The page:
Let’s talk about…Attitudes towards climate change

Apathy over the climate crisis will only allow things to worsen

As the phrase goes, last week ‘bhí an ghrian ag scoilteadh na gcloch’. Temperatures the country over were a far cry from what we would expect of Irish weather (we’ve promptly returned to our normal schedule of rain and overcast now, don’t worry), with Phoenix Park even reaching a record-breaking 33°C on the Monday, the highest recorded temperature in Ireland in the past 135 years.

Naturally enough, we all made the most of the sun-splitting sunshine – flocking to the beach, having a barbeque, etc. And apart from a little post-beach-day litter (for example, the removal of more than 10 tonnes of rubbish from a single Dublin beach), Ireland’s week of sun went off without a hitch.

Unfortunately however, in the case of some of our neighbouring countries, the environmental impact of the recent heatwave far exceeded beach litter. Last week saw a slew of wildfires and house fires hit Europe as a result of the heat, causing extensive environmental and industrial damage. Frontline firefighters in the UK spoke about not being prepared to deal with the fires, with the London Fire Department logging its busiest day since WWII. Evidently, the UK, like many other countries, are simply not equipped with the infrastructure to withstand these more extreme weather events – because until recently, extreme weather events weren’t happening this frequently.

Of course, the disastrous consequences of the recent heatwave haven’t come completely out of left field. We are all well versed enough in knowledge from the climate crisis to know the effects extremely high temperatures can have, just as we know why we’re getting hotter, hotter summers each year. But who wants to hear from the spoilsport who cries ‘climate change’ the instant there’s a bit of sun to enjoy?

Before the heatwave reached its peak in the UK, meteorologist John Hammond appeared on GB News on July 14th, warning that temperatures were trending dangerously high, dubbing the forthcoming heatwave as “potentially lethal weather”. He said he expected it would result in “hundreds, if not thousands, of excess deaths”. However, his stark warning was not met incredibly seriously by one of the programme’s presenters, who responded, “I want us to be happy about the weather. I don’t know whether something’s happened to meteorologists to make you all a little fatalistic and harbingers of doom”.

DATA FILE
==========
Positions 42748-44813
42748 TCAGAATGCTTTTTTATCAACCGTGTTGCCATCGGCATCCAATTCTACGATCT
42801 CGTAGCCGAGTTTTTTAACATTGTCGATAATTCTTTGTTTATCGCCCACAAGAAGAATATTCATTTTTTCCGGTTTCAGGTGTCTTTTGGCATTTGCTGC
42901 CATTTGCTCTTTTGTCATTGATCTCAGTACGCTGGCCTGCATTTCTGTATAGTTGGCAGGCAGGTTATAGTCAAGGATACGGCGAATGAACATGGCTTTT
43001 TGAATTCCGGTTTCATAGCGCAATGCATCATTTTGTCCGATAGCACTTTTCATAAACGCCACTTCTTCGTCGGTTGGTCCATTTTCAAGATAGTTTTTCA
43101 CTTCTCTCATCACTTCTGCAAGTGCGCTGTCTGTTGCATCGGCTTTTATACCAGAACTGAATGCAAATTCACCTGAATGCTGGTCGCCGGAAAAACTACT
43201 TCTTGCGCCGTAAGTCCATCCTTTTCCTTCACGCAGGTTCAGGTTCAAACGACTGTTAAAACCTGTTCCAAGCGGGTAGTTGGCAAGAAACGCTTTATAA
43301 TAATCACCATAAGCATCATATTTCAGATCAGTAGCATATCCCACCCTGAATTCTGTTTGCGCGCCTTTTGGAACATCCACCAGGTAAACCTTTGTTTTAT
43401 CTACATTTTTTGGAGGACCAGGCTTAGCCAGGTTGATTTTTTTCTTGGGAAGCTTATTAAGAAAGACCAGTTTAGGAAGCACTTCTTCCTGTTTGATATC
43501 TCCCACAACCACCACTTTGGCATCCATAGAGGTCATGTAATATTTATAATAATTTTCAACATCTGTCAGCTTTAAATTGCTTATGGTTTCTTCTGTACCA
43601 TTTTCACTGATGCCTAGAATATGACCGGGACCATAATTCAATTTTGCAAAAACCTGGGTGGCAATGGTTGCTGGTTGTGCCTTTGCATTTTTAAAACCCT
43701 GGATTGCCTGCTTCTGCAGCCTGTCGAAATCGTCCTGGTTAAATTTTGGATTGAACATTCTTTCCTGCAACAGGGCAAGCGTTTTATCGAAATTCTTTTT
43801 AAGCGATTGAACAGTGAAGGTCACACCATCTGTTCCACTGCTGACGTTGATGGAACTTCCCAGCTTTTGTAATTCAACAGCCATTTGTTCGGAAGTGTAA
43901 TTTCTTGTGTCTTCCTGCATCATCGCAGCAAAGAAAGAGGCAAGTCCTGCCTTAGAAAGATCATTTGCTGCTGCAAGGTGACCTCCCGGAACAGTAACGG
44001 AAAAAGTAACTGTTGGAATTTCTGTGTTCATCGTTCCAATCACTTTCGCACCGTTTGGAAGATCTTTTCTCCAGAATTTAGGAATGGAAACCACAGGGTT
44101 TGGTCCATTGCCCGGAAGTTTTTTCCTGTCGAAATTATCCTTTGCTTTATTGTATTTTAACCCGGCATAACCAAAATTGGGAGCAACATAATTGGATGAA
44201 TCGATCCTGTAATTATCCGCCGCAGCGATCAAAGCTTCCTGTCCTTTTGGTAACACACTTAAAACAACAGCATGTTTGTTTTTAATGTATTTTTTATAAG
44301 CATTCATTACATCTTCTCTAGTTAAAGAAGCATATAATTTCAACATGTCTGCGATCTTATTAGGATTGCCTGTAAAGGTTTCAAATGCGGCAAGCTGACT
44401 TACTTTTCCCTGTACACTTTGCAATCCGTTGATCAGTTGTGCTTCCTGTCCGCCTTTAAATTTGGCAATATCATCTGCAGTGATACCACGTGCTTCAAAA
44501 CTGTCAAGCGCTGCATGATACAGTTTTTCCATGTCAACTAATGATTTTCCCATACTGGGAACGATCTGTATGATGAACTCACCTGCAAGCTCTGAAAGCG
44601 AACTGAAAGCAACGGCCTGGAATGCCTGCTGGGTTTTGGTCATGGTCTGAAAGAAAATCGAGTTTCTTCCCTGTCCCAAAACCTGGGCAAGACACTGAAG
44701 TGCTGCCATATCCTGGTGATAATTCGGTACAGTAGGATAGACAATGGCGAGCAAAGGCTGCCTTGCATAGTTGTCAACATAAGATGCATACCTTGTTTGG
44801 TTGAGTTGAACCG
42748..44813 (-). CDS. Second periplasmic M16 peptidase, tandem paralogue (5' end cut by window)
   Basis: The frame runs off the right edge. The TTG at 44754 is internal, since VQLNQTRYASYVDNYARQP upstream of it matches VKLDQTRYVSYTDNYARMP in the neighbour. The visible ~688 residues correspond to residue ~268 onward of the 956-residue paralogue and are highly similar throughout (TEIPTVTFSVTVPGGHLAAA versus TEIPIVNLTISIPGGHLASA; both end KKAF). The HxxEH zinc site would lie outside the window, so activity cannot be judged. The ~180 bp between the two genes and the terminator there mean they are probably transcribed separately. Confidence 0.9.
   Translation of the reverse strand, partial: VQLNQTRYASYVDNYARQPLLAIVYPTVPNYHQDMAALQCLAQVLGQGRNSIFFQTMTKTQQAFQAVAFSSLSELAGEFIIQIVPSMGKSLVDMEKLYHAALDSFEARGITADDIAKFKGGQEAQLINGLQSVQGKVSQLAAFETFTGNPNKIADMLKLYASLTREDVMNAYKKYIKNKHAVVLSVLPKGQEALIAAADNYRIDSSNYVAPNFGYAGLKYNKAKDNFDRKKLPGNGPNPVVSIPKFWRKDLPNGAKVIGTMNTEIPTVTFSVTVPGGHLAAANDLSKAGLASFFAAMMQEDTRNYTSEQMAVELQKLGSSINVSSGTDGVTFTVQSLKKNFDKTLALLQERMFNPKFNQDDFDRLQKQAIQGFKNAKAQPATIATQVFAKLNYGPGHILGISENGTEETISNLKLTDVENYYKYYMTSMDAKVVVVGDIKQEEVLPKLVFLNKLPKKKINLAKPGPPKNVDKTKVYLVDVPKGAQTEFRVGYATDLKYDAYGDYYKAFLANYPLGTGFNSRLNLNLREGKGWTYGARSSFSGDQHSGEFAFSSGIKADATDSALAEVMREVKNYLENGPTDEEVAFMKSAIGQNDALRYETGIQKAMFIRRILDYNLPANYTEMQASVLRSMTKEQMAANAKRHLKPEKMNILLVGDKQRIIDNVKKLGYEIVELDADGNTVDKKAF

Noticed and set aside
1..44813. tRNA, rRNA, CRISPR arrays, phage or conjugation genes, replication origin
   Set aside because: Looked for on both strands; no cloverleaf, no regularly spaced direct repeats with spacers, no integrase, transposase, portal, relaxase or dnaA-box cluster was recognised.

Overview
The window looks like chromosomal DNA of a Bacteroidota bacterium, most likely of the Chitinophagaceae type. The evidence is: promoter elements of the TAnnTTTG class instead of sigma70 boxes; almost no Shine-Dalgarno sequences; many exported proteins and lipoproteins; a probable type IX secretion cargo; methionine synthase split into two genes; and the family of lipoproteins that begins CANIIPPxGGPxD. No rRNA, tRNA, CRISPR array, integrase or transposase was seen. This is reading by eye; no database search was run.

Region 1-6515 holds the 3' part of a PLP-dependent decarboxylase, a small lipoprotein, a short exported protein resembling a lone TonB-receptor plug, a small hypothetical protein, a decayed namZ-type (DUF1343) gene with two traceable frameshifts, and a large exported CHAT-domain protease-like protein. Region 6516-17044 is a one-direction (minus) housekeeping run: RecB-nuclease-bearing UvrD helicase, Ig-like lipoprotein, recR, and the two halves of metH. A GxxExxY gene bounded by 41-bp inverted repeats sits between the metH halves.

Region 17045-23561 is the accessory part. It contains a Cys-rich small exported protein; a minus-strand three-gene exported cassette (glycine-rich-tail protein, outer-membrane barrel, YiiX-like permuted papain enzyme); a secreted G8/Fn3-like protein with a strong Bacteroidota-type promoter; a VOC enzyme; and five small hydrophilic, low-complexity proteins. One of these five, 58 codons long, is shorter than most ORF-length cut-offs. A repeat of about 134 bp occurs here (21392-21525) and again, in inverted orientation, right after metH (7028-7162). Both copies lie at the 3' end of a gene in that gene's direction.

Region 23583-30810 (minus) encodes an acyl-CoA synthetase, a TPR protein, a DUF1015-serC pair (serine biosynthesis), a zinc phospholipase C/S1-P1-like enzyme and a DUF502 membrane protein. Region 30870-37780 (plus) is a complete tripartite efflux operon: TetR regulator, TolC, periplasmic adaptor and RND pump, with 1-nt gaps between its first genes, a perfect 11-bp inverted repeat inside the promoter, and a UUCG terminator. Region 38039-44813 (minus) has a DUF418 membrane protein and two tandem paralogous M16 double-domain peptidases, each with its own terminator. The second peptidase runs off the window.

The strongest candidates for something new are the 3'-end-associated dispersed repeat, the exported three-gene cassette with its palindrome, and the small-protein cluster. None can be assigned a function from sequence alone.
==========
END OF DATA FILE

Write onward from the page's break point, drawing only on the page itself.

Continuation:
Given the fall-out that occurred as a result of the extreme heat Hammond forecast in his appearance on the show, the dismissal of his warning feels to be in incredibly poor taste. But in reality, the response he got was not entirely unlike the response that the environmentalism movement has received for years.

We all understand the reality that is climate change, and consequentially, the necessity for action – but we are quite bored of having the conversation about it. ‘Taking care of the planet’ has been a talking point for decades at this point, but a lot of the time it feels like nothing is changing. We haven’t seen the progress that we’ve been told we need to make in order to keep the crisis at bay, and it’s made us apathetic to the entire crisis itself.

Obviously it’s been an unprecedentedly draining couple of years for everyone. People tend to feel more apathetic about the news in general nowadays, and it’s no wonder given the endless stream of depressing news stories that are constantly at our fingertips, especially so in the past few years. To add, it is disillusioning as an average person to think about the climate crisis when you know that the biggest contributors to it are outside of your control. But either way, the problem isn’t going away.

Understandably, climate action got put on the long finger when the pandemic rolled around and nabbed the title of ‘Biggest Global Emergency’. However, as we’ve begun to move away from the pandemic, we’ve yet to see the climate crisis approached with the urgency it requires. It may have been undeniable that urgent action was needed when we first learned how Covid could impact health, but we really cannot afford to keep waiting for disastrous environmental events to happen before we begin tackling the climate crisis with that same urgency.

We have seen how other countries are not equipped to deal with the weather events that are currently happening, and we know that these weather events are only going to get more extreme in the near future. Neglecting our responsibility to tackle the roots of the climate crisis will prove nothing short of disastrous – regardless of how much we want “to be happy about the weather”.